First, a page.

Iliotibial Band (ITB) pain
While it is more commonly known as “runner’s knee”, ITB syndrome is another common cycling injury. ITB pain is typically associated with prolonged, repetitive activity. Symptoms include pain on the outside of the knee, tenderness and sometimes swelling.
In some cases, pain is felt simply walking or going up and down stairs. You may feel stiff or tight after periods of inactivity.
The ITB is a tendinous fascial band that originates on the iliac crest (hipbone) and attaches to the outside of the knee. As your knee bends and straightens repeatedly,
the band can become inflamed by rubbing over bony condyles. Other contributing factors may include tightness of thigh, hip and buttock muscles as well as weak pelvic stabilising muscles.
TIP – Ensure your seat is at the optimal height for your body. If you pronate (are flat footed) you may need orthotics or a wedge inside your cycling shoe to stop the leg and knee rotating inwards putting further tension on the ITB. Tucking the knees in too tight, to increase streamline, will also add tension and greater friction to the ITB.
Achilles Tendon Pain
The Achilles tendon is the tendon at the back of the ankle, connecting the gastrocnemius (calf) muscle to the heel. If your Achilles is sore during or after riding you may have Achilles tendinopathy.
Inflammation, micro-tears or compromised blood flow, often caused by overuse, could put a stop to your riding season. There is a whole host of stretching and strengthening options available from your therapist.
TIP – Having your saddle too high keeps the foot plantarflexed (toe pointed down), causing constant contraction of the calf muscles and load on the tendon. Lowering your seat and making sure that your cleats aren’t pushed all the way forward towards the toe will help to even out what muscles you’re using to pedal.
Possible causes of hip pain in cyclists include bursitis, snapping hip syndrome, impingement syndrome, labral tears or piriformis syndrome. Although the diagnoses may vary, the causes of cycling hip injuries are usually similar and involve over-training, pushing excessively high gears and muscle imbalances.
For example, piriformis syndrome is caused by overuse of the gluteal (buttock) muscles, which results in a weak, tight piriformis muscle that can cause sciatica.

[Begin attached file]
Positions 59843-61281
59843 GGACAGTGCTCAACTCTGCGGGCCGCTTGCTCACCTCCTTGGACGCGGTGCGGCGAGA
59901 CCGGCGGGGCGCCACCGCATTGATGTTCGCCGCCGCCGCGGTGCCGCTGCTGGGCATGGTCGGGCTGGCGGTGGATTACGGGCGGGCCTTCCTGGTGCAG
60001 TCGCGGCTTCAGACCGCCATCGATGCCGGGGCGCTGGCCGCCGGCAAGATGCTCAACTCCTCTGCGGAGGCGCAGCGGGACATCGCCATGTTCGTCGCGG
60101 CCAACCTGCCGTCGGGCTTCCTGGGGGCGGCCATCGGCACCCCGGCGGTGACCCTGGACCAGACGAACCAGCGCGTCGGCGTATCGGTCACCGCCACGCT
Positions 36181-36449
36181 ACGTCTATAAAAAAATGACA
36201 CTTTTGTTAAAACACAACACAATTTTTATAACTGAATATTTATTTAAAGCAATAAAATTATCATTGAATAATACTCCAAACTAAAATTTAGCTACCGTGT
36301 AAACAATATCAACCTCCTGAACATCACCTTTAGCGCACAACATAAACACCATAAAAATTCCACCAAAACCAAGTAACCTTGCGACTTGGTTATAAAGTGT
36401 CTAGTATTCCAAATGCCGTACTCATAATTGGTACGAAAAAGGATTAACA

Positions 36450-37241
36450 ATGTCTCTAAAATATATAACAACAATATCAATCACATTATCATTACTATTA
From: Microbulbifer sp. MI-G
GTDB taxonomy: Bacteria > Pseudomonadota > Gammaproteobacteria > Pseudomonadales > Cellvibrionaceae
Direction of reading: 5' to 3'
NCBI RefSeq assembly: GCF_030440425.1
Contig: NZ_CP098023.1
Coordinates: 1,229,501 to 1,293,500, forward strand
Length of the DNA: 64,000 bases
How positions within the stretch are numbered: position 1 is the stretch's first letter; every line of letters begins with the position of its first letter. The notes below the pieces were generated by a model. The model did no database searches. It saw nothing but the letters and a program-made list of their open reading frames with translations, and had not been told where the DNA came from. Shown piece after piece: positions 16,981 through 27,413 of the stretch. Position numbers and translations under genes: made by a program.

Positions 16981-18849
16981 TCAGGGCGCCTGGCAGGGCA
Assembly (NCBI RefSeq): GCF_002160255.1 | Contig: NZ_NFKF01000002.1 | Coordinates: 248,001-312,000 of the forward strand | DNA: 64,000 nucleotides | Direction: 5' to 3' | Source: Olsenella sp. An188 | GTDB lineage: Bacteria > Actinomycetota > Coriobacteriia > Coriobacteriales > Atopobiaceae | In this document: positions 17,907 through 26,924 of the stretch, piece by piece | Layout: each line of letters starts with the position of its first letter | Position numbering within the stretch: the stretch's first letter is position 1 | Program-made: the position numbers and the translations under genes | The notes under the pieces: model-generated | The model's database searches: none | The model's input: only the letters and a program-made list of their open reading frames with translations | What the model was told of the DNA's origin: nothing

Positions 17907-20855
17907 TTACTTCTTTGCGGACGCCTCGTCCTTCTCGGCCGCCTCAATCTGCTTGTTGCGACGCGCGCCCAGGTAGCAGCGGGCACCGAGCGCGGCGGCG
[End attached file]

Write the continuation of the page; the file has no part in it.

TIP – Address the underlying muscle imbalances – by strengthening a muscle, the tightness will ease off and often the pain will disappear too. Gear back and increase your cadence to take pressure off your hips.
‘Handlebar Palsy’ is a name given to a condition suffered by cyclists caused by compression of the ulnar nerve at the wrist against the handlebar. It often comes on after long rides, and is not just due to the pressure from your weight but also the transmission of road ‘buzz’ and vibration through the bars.
Symptoms include numbness, tingling and weakness over the outside of the hand, little finger and outer half of the ring finger. A feeling of clumsiness in the hand is often reported and pain may be present when moving the wrist.
TIP – Treat the cause of the problem. In cyclists, this may mean checking the bike set up, often you
need to shorten your reach, that way more of your bodyweight is borne by the saddle than your hands. Gel padded gloves and padded bars can give cushioning and reduce the pressure on the nerve.
Painful burning of the ball of the foot (a.k.a. “hot foot” or metatarsalgia) is usually a result of hot weather and/or poorly fitting shoes on long, hilly rides. Pressure can pinch nerves in one or both feet.
TIP – Make sure your cycling shoes are wide enough and not squashing your feet. Move your cleats a few millimetres closer to the heel of the shoe to take pressure off your forefoot. Or switch to a larger-platform pedal to more evenly distribute the pressure across your feet. Cushion the blow by adding some supportive insoles and choose thermo- regulating socks.
Many cycling overuse injuries can be prevented, remember A – B – C. Be assessed for underlying ALIGNMENT issues such as muscle weaknesses, flexibility, leg length discrepancies and being flat-footed. Then check you have the correct BIKE set up, correct technique and cycling posture. Finally, CONDITION yourself with appropriate strengthening and stretching exercises and progress your training moderately and always, always listen to your body!